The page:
I actually don't favor government surveillance nor a lack of privacy... I just don't automatically assume that the mere possibility of such in a cashless society would necessarily result in either. By similar reasoning, I don't assume that the fact I might be enabling the chance I could get hit by a car on my way to work by walking to the bus stop that is 5 blocks away and having to cross a very busy road on the way is necessarily going to result in my getting hit by a car either.
My point, however, remains... that the original assumption that I was trying to address about who would favor a cashless society is incorrect, as I neither work for the bank or government, nor do I have any incentive to see either achieve any particular gain through a cashless society.
Of course, it's probably so much simpler to just throw labels around at people that you disagree with rather than to realize that a motivation in someone else might be driven by factors that are not so trivially categorized.
I know my previous comments were a little caustic, and I'd like to apologise for that.
Ah, we just disagree on pretty much everything here.
Apparently.... so we'll leave it there.
If you want to help the motorist with tech like this, put a HUD inside of the car that will show the necessary info on the windshield to the driver, because there is no reason for anyone outside of the car to see that shit.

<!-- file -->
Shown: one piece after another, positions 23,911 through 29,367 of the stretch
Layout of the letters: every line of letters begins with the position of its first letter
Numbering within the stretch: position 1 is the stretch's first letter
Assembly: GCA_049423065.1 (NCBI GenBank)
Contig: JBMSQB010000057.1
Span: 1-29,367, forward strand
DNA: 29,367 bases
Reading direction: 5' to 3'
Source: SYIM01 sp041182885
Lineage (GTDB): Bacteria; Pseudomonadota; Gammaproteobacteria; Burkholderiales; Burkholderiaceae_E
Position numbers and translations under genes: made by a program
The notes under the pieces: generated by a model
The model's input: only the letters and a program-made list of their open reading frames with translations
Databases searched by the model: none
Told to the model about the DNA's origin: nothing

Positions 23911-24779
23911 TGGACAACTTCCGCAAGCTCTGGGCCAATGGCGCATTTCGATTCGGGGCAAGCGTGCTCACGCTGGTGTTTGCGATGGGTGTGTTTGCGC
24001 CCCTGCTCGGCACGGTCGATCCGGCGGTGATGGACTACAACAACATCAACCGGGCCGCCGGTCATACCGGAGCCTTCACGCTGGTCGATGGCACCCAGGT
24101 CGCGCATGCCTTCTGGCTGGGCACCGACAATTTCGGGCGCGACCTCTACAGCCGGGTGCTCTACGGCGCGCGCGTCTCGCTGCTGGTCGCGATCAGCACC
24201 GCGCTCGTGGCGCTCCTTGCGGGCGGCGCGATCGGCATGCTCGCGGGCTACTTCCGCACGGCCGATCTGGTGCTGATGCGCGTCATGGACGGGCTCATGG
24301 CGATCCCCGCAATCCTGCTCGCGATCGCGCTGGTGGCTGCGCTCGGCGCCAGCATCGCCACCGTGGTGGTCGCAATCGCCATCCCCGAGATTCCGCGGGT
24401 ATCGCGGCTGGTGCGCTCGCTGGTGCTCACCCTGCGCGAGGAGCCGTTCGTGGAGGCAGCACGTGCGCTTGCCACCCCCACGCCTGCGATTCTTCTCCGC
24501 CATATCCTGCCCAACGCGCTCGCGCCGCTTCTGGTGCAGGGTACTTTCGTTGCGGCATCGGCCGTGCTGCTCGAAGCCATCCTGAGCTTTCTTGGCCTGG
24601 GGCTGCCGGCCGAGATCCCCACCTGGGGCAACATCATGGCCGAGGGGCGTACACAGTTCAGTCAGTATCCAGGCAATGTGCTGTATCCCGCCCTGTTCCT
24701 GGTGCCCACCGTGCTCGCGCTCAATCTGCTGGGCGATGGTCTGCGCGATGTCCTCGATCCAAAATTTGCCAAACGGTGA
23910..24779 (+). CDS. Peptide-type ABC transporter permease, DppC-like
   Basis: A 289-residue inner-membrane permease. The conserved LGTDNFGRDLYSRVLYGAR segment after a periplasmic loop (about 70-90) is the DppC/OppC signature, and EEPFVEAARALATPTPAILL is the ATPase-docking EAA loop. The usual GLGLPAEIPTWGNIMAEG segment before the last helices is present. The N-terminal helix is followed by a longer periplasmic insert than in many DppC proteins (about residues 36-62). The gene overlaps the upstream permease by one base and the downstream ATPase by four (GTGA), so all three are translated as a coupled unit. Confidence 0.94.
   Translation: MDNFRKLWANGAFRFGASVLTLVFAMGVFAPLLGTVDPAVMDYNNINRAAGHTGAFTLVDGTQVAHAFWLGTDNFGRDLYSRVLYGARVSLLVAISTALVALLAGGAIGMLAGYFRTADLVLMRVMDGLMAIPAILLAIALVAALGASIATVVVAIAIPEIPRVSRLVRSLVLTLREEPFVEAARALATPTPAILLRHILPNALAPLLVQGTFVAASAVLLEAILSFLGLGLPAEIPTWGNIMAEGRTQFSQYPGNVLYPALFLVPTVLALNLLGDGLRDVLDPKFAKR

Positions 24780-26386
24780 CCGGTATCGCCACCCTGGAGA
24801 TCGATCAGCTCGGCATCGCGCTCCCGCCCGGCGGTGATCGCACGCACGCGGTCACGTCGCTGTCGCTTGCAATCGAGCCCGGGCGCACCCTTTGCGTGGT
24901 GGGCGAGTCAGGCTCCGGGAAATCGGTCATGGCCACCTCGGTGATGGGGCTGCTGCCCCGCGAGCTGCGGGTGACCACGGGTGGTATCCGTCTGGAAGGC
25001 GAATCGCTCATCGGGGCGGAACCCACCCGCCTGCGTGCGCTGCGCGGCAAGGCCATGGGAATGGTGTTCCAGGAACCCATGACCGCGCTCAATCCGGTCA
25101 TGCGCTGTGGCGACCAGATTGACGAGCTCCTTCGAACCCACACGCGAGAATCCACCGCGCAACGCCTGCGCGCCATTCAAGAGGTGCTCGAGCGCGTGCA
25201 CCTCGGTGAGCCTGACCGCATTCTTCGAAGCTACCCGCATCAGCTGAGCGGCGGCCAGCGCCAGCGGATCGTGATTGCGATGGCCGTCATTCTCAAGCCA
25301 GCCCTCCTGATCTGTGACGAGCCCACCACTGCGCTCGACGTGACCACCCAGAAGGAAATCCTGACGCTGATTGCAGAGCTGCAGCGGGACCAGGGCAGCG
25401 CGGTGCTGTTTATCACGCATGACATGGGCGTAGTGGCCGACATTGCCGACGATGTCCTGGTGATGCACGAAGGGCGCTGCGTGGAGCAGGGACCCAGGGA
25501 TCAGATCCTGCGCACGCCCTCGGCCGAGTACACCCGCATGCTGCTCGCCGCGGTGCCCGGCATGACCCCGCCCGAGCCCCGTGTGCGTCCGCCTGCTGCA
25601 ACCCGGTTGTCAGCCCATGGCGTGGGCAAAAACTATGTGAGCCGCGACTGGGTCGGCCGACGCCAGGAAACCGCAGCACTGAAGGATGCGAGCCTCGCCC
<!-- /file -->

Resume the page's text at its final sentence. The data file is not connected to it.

It makes perfect sense when you realize that if someone steals cash, the thief receives an effective reward for their behavior, but if all they steal are cards that require a PIN to utilize, then the perpetrator has nothing of value that they can use, along with an increased chance of getting caught if they were to ever *try* and use the cards compared to spending cash. As carrying no cash becomes increasingly common, it leads to the actual reduction of such crimes, because the risk/reward ratio is raised to to much higher levels, resulting in safer streets, at all times of day, for everyone. Rather than making things safer through increased policing, which would be characteristic of fascism, it makes things safer by reducing the availability of the incentive to commit those types of crimes in the first place.
My point being that not everyone who would like a cashless society is necessarily working for the bank or government.
It is further my own perception that much of the paranoia regarding such a system is unfounded... While one may theoretically be more trackable, but in general, you, I, and most other people are simply not important enough for anyone else to want to pay attention to - a metaphorical needle in a haystack, as it were... the average law abiding person is going to fall so far below the radar of being interesting enough for anyone to even *want* to investigate that it will simply never be an issue in their lifetime.
All I can say is *DUH*.
Why would I pay to download episodes on itunes or whatnot of the same TV shows that I can stream entirely legally for a week following the broadcast from the tv station's website? While I do have to put up with commercials, the online ads seem to be nowhere near as insufferably long or as frequent as the ads seem to be on television these days (although they are unarguably more repetitive).
In every hierarchy the cream rises until it sours. -- Dr. Laurence J. Peter